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dc.contributor.authorVopel, K
dc.contributor.authorThistle, D
dc.date.accessioned2011-07-13T06:43:09Z
dc.date.available2011-07-13T06:43:09Z
dc.date.copyright2011
dc.date.issued2011-07-13
dc.identifier.citation2011 New Zealand Marine Science Society Conference, Stewart Island, New Zealand, 2011-07-05 - 2011-07-08
dc.identifier.urihttp://hdl.handle.net/10292/1437
dc.description.abstractIndividuals of some benthic species swim out of or away from the sediment surface into the water column, i.e., they emerge. Individuals of both emergent and nonemergent benthic species can be entrained by near-bottom flows. Both emergence and entrainment are of interest, e.g., for their roles in benthopelagic coupling, but the controlling factors are poorly understood. Our experiments with benthic copepods from contrasting environments showed that a factor (or factors) associated with the onset of darkness, rather than an endogenous rhythm, controls their dusk emergence. In addition, we argue that entrainment and emergence can interact in at least two ways: (1) light-induced changes in oxygenation of the sediment pore water may affect the entrainment flux of benthic copepods, and (2) if large numbers of individuals are entrained in the time leading up to sunset, few will remain in the sediment to be part of the dusk peak in emergence.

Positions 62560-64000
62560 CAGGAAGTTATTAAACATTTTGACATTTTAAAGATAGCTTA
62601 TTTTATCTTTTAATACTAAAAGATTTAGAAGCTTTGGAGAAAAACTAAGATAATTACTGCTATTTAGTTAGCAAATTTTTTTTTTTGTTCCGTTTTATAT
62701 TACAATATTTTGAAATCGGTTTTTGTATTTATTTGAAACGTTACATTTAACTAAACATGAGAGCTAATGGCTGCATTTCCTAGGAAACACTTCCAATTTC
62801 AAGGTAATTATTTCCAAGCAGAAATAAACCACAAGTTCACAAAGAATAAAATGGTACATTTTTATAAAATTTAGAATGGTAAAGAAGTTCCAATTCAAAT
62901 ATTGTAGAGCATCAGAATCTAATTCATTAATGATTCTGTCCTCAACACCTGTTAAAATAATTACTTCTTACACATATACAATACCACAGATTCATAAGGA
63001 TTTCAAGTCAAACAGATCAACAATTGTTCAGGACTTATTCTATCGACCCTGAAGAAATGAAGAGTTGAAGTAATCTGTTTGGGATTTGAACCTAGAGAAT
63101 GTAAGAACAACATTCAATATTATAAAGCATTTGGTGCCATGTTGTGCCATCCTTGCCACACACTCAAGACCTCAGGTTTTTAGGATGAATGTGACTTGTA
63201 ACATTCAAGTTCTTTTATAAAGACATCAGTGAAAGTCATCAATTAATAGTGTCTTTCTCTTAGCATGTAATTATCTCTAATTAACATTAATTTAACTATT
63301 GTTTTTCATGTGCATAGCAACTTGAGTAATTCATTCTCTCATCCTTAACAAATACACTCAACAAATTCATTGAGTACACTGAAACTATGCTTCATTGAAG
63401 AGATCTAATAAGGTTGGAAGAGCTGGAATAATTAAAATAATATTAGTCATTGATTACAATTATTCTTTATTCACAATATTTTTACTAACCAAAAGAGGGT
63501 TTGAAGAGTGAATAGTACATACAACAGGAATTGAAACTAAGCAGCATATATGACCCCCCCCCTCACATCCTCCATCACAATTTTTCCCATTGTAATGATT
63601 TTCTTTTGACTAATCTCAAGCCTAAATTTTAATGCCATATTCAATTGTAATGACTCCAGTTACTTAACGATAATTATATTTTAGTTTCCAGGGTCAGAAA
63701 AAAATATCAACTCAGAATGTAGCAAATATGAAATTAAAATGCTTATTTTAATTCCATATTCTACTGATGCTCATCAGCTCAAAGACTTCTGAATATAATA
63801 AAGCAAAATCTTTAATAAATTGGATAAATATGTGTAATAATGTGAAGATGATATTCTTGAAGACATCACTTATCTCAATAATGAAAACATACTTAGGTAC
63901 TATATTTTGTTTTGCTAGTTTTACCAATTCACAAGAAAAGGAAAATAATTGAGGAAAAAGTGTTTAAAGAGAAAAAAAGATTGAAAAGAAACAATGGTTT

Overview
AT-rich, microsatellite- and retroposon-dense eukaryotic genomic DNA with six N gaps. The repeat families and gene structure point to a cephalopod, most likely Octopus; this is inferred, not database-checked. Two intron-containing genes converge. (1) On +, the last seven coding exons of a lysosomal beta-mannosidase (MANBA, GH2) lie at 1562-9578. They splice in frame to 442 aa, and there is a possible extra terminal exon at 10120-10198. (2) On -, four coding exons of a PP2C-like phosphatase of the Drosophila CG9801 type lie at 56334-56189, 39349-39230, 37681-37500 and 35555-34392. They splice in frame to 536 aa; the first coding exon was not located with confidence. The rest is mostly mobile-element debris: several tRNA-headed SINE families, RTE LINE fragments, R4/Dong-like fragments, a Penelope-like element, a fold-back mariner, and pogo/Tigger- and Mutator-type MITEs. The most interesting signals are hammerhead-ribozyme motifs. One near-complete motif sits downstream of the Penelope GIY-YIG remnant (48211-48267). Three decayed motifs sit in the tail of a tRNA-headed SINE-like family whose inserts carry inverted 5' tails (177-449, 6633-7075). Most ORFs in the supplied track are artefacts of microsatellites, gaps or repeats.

dc.publisherAUT University
dc.titleCues, not an endogenous rhythm, control the water-column entry by benthic copepods
dc.typeConference Contribution
dc.rights.accessrightsOpenAccess


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